The most perplexing stance is taken by JNI. I would wish to encourage the Sultan, Muhammad Sa’ad Abubakar, to constantly guide the JNI, otherwise, it would lose focus and bear because of its objectives and the perceived role it has to play in Nigeria, given its composition and structure, containing as members almost all the emirs in Nigeria. The organization must be on the pursuit of the truth wherever it leads to.

The only options before Governor Ganduje in place of the dialogue/debate is either to allow Abdul-Jabbar to continue with his characteristic alien style, which would never be condoned by Kano and other Nigerian Muslims or forcibly stop him, which would be uncivilized and barbaric. The only way is to allow the truth to come out in an organized and controlled situation. Islam is not an opaque religion, and like a plant, it thrives only under the light.

In a WhatsApp post attributed to Dr Khalid Abubakar Aliyu, the JNI Secretary-General, he said, “JNI based on most jurisprudential deductions feels that it is not even proper to debate with Abdul-Jabbar as someone who openly blasphemes against the Noble Prophet (S.A.W.) his fate is sealed Islamically”. If this post actually belongs to Dr Khalid on behalf of JNI, I am seriously stunned. He did not say what the jurisprudential deductions are… and he did not quantify what makes them most out of other deductions

But beyond that, Abdul-Jabbar is claiming to be protecting the person of the prophet through that characteristic style, and by extension, working for Islam. So, the only way anyone could sort out these claims and counterclaims of other Islamic scholars who complained is through a dialogue/debate, where contending parties would lay their facts and sources on the table.

The JNI ruling stance should have been that if the position of KNSG was unIslamic, or haram, in which case every one should have gone with JNI. But contrariwise, the dialogue/debate option happens to be the hard way, the only way for the Nigerian Muslim community to guard itself against the excesses of the whims and caprices of scholars who play on the ignorance of the majority to cause confusion, thereby profiting from cheap popularity.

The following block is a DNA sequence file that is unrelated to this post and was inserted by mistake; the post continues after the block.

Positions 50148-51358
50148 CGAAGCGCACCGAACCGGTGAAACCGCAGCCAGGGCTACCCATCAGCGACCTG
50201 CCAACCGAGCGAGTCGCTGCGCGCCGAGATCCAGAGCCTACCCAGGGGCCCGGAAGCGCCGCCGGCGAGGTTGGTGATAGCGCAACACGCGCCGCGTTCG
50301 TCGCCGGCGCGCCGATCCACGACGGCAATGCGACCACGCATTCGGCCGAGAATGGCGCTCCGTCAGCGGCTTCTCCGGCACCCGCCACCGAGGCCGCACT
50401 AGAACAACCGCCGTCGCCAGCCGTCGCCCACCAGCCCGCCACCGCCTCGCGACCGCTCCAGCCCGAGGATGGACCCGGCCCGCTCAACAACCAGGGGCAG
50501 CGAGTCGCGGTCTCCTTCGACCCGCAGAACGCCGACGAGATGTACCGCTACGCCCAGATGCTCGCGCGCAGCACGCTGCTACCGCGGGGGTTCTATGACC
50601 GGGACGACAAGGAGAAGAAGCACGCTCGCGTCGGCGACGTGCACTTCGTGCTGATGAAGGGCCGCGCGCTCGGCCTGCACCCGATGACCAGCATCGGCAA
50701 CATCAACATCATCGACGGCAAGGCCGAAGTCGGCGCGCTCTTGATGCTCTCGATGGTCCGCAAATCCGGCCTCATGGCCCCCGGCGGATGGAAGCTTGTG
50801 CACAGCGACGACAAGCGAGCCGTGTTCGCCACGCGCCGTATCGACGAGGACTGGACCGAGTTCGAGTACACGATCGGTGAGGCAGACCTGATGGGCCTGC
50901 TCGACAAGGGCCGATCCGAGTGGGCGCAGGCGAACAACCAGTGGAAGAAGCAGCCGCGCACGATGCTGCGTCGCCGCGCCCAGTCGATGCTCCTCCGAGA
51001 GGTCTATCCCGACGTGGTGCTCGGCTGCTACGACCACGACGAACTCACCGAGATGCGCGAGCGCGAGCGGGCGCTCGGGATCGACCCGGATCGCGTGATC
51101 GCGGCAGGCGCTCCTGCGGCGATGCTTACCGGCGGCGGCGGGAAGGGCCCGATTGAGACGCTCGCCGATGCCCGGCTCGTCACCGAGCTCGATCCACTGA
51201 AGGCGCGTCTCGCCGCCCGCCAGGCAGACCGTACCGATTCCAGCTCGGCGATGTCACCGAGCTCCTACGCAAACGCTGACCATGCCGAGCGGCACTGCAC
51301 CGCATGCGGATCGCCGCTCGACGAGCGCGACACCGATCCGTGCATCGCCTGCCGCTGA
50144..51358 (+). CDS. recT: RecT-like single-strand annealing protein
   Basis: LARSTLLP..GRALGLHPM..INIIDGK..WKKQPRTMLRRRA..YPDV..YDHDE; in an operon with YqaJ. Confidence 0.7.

Still, in the above-cited post attributed to Dr Khalid, he said, “it appears the issue is blown out of proportion by giving it undue publicity by the government and individuals, thereby making a hero out of a cowardly and disrespectful act”.

Now is it possible to say an issue regarding the sanctity and personality of Prophet Muhammad has been blown out of proportion? No matter how little, if an issue has to do with him, it already assumes unquantifiable proportion.

I was surprised when the Sultanate went with JNI on this matter because I am aware when Sultan Saad Abubakar, soon after assuming the throne, and worried about the division among Nigerian Muslims over Ramadan, Shawwal and Zhul Hijjah moon sightings, convened a conference for all those who had anything to say on the astronomy of the moon and its Islamic jurisprudence. The Sultan achieved a gargantuan success at the outcome from the degree of harmony among the Muslim Ummah on the subject.

I knew the Sultan with this kind of spirit, we praise him for that and now urge him to also be firm and resolute on this Kano issue of Abdul-Jabbar. The Sultanate is a principal stakeholder in that which Gov. Ganduje is organizing.

Some interested sections of the Nigerian society went to court to stop this process which is a criterion for the truth to emerge, thereby forming a reasonable basis for KNSG to take a firm stance on the matter based on evidence and decide on the issue based on the knowledge that is clear to all.

 

By Dr Adamu Muhammad Hamid who lives at No. C290 Railway Road, Bauchi